Having Problems Getting Power to Your Remote PoE Devices?

Let’s face it, technology such as HD cameras, small cells and other devices cannot function unless it has a dedicated power line. Sometimes, power is not readily available for some deployments. In this blog, Ryan Chappell explains how the Powered Fiber Cable Systems delivers the necessary power supply to these devices, even in remote locations.

One challenge when deploying Wi-Fi access points, small cells, and other remote devices is finding a local source of power. Network engineers plan where they want to place these devices; however, the absence of a local electric outlet forces placement in alternative locations. Sometimes this means hiring an electrician to run 110/220 volt power and even installing a power meter.

Deploying HD cameras, optical network terminals (ONT), and other network access devices can be difficult, especially in outdoor environments. Most of these devices accept a Power over Ethernet (PoE) input for power and data; however, the PoE distance limitation of 100 meters can cause difficulties with network planning.

Power is also not always readily available in the precise locations where device placement is needed to improve 4G LTE and/or 802.11ac Wi-Fi coverage for wireless networks, such as on the sides of buildings or on lamp posts. In these situations, power needs to be run to the desired location before installing the devices. Another big question is who will pay for the power. Monitoring the devices requires wireless network operators to negotiate with local utility companies and building owners. All of this adds time and money to the installation of network access devices.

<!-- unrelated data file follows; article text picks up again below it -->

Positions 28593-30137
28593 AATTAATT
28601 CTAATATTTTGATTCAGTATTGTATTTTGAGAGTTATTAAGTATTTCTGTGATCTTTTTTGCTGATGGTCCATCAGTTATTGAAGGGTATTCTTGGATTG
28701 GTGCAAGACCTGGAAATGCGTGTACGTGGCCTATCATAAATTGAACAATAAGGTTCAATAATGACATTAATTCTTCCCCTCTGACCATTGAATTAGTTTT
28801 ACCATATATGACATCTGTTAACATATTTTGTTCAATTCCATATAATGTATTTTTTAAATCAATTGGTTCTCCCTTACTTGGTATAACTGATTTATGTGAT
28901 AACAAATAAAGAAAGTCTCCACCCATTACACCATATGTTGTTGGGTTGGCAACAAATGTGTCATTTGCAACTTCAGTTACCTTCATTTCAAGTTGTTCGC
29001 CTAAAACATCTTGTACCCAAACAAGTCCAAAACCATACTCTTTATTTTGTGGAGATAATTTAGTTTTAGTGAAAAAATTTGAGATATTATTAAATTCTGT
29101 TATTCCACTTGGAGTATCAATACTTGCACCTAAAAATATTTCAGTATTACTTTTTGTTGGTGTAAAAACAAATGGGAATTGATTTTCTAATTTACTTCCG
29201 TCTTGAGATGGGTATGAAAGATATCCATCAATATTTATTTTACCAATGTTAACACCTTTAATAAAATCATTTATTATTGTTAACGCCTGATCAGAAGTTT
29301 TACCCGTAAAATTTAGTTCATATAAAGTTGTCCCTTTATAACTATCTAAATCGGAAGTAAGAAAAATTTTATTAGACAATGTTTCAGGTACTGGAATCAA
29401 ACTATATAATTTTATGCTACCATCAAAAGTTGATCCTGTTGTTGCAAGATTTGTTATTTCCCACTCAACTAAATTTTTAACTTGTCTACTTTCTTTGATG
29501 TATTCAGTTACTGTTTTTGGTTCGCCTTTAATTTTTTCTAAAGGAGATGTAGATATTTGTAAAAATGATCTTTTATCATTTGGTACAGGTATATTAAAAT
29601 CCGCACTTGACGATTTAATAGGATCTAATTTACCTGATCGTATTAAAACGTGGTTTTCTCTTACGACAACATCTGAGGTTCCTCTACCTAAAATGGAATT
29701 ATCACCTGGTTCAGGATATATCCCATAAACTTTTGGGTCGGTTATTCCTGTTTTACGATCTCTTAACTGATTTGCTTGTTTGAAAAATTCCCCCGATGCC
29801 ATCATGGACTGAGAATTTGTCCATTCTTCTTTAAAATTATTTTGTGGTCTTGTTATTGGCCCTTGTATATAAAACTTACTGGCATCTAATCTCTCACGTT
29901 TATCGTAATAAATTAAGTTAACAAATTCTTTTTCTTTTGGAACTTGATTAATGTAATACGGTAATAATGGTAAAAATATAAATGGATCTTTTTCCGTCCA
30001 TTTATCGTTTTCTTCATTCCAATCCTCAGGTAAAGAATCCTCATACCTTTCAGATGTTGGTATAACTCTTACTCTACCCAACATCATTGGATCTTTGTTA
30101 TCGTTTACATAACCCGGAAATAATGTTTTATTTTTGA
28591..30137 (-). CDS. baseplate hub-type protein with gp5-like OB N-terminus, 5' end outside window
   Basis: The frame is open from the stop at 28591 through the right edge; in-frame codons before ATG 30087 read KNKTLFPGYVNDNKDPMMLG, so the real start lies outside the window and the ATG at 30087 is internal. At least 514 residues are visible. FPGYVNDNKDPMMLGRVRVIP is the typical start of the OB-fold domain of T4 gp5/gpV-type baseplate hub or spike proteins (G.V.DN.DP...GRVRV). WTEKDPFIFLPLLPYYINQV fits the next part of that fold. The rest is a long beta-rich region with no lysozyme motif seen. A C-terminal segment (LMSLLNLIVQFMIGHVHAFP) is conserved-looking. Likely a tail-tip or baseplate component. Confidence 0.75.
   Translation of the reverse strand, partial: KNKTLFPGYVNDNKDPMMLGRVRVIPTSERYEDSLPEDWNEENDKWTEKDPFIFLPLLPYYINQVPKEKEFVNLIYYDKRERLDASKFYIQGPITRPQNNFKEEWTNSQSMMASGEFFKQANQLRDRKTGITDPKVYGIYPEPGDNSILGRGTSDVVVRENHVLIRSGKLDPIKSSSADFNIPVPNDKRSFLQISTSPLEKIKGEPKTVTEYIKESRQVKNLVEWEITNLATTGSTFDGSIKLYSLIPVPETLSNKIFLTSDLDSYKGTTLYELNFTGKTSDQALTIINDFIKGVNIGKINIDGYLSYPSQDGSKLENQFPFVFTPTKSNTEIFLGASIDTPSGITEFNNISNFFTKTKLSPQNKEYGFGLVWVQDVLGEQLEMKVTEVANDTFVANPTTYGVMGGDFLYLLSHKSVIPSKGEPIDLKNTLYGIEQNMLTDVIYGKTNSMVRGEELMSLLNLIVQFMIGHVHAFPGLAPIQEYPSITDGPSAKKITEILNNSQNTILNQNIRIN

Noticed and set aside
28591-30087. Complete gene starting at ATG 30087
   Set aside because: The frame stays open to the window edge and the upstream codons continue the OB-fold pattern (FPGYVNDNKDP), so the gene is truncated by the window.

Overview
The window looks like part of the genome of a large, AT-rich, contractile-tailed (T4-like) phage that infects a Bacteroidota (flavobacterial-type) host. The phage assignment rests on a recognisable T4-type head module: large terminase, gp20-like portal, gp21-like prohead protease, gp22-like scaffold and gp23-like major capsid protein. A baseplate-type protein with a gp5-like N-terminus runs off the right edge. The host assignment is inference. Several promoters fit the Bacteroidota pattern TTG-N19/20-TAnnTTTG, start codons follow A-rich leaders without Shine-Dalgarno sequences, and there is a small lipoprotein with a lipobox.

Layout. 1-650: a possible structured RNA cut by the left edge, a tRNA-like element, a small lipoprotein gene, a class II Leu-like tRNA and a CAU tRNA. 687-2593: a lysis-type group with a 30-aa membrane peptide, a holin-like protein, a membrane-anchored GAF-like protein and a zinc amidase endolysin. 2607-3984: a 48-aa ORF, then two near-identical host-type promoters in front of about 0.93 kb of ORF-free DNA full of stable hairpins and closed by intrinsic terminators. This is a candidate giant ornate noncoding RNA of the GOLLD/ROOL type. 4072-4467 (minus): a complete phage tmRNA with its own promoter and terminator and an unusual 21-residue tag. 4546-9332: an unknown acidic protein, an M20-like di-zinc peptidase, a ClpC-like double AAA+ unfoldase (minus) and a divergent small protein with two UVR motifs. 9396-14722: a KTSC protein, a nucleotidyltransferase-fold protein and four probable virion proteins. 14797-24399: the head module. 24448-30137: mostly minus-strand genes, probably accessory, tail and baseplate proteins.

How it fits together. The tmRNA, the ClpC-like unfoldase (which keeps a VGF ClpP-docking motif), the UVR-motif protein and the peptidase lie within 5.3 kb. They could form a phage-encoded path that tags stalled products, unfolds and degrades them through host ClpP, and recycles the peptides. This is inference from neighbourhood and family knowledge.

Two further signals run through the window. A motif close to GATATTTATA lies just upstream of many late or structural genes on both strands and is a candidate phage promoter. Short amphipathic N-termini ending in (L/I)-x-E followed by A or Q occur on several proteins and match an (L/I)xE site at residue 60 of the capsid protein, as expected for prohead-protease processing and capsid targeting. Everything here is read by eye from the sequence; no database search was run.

Since CommScope acquired the BNS business from TE Connectivity, we expanded our solutions portfolio so we can deliver more innovative solutions, solve more of our customers’ challenges, and serve more customers around the globe. Now we have more options for delivering power to devices in remote areas.

Our Powered Fiber Cable System gives operators a complete “rack to device” solution for powering and communicating with a variety of remote network devices. Deploying one hybrid power/fiber cable negates any additional electrical engineering – where the fiber goes, the power source follows. Planning time is greatly reduced by eliminating the need for DC electrical calculations to determine voltage/power drop over varying distances. Each of these benefits reduces the total cost of installation of network devices including Wi-Fi access points.

If you are attending next week’s 2016 BICSI Winter Conference & Exhibition, then make sure you sit in on Chris Raynor’s presentation “CAPEX and OPEX Savings in HD Camera Deployments Using a Powered Fiber Cable System” on Wednesday, February 3 at 3 p.m. EST. The solution will also be on display in Booth No. 1206.

In this video, Ryan Chappell, business development manager, explains how CommScope’s Powered Fiber Cable System can deliver PoE at up to 30 times the distance of CAT cable systems.

Have you had trouble providing power to your remote devices?